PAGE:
You may have noticed that many professors in Canada and the US openly defend Hamas. Many go so far as to even support this religiously fundamentalist and truly genocidal organization.

Perhaps worse than their support of an organization that sows chaos and misery in Israel and the Palestinian territories, academics act as though they are being moral, just, and honourable in their support for barbarism and depravity. 

“By any means necessary,” you may have heard them say.  

I noticed this post over the weekend, where a State University of New York professor calls for a ceasefire and reminds his followers that “history did not start on October 7th.”

He urges us to “actually study the past” – as if that’s the guide to siding with the Palestinian leadership class.

Well, I too have “actually studied the past” and my conclusions couldn’t be further than his. 

In fact, I once naively believed in a two-state solution where Israel made more land concessions, loosened security restrictions and allowed free travel and resettlement for Arab Palestinians. The more I began to read and understand the region (including visiting and interviewing people on both sides), however, the more clear it became that:

1) Jews have an historic claim to the land, at least 1,500 years before Muslims. Jews are the traditional landowners, so to speak. While they’ve been conquered and displaced by a dozen different empires over the past 2,500 years, when the Ottoman Empire fell after WWI and the Brits and French began carving out new countries, one was promised to the Jews living in the region. (Arab Muslims were given control in Syria, Iraq, Jordan, Egypt and eventually took over Lebanon).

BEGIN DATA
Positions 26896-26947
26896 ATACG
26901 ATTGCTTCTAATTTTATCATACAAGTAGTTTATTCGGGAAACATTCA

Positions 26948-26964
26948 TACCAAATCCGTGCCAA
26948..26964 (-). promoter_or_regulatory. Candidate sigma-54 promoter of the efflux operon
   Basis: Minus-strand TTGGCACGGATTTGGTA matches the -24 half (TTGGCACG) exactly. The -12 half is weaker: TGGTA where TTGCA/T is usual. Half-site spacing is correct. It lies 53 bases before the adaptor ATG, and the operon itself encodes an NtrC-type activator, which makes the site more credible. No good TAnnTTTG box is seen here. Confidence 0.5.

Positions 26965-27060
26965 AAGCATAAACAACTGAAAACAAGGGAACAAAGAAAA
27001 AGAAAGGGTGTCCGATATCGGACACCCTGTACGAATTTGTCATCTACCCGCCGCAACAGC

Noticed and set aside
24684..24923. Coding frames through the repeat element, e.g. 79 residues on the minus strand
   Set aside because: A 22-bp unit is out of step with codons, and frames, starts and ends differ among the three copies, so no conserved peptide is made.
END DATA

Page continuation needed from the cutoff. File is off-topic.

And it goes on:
2) Israel clearly wants peace and has made concessions, given away land, and agreed to peace deals half a dozen times, each time flat-out rejected by the Arabs. 

3) Yes, ethnic cleansing took place: when about one million Jews were forced out of every Muslim country in the Middle East over the past 100 years, nearly all of whom were resettled in Israel. Wealthy Arab states do not accept or resettle Arab Palestinian refugees. Why is that? Why don’t they receive international pressure to do so?

4) Yes, there is apartheid: Jews cannot safely enter neighbouring Arab countries, including and especially the Palestinian territories. There are zero Jews living in Gaza. Arab Israelis, by contrast, make up 20% of the population of Israel and seem well-integrated, successful and happy. Arab Palestinians were given visas and work permits to enter Israel, a program that was sadly manipulated by Hamas and used to help plan the October 7th massacre.

5) The fundamental problems in Gaza clearly stem from lack of responsible governance: namely, no rule of law, no accountability, no economic foundations, and a leadership class that prioritizes terrorism over basic infrastructure and steals from its people so much that the leaders of Hamas are literal billionaires while most Palestinians don’t have access to clean water.

Knowing and understanding all of this after “actually studying the past” helps us draw the following conclusions about this conflict:

1) October 7th happened DURING A CEASEFIRE. So why on earth would Israel agree to going back to another one? Calling for another ceasefire is de facto siding with Hamas in saying that they can exist and go on just as they did before October 7th. 

Israel can never and should never agree to that.

2) Calling for a ceasefire is not calling for peace, because there can never be peace with Hamas in charge (just ask Hamas, who reminds us daily that they will never accept a Jewish state and will never stop waging war against Jews). 

If you want peace, call for Hamas to unconditionally surrender, return all hostages and turn over its leaders to be tried for war crimes.

It’s easier to blame the Jews for all the misery in Gaza, but a sober analysis shows that Palestinian leadership has utterly failed its people, that Islamist antisemitism — not land disputes — is the driving geopolitical force behind this conflict, that Israel must defend itself, and that woke academics are seriously radical and should not be in charge of shaping the minds of the next generation.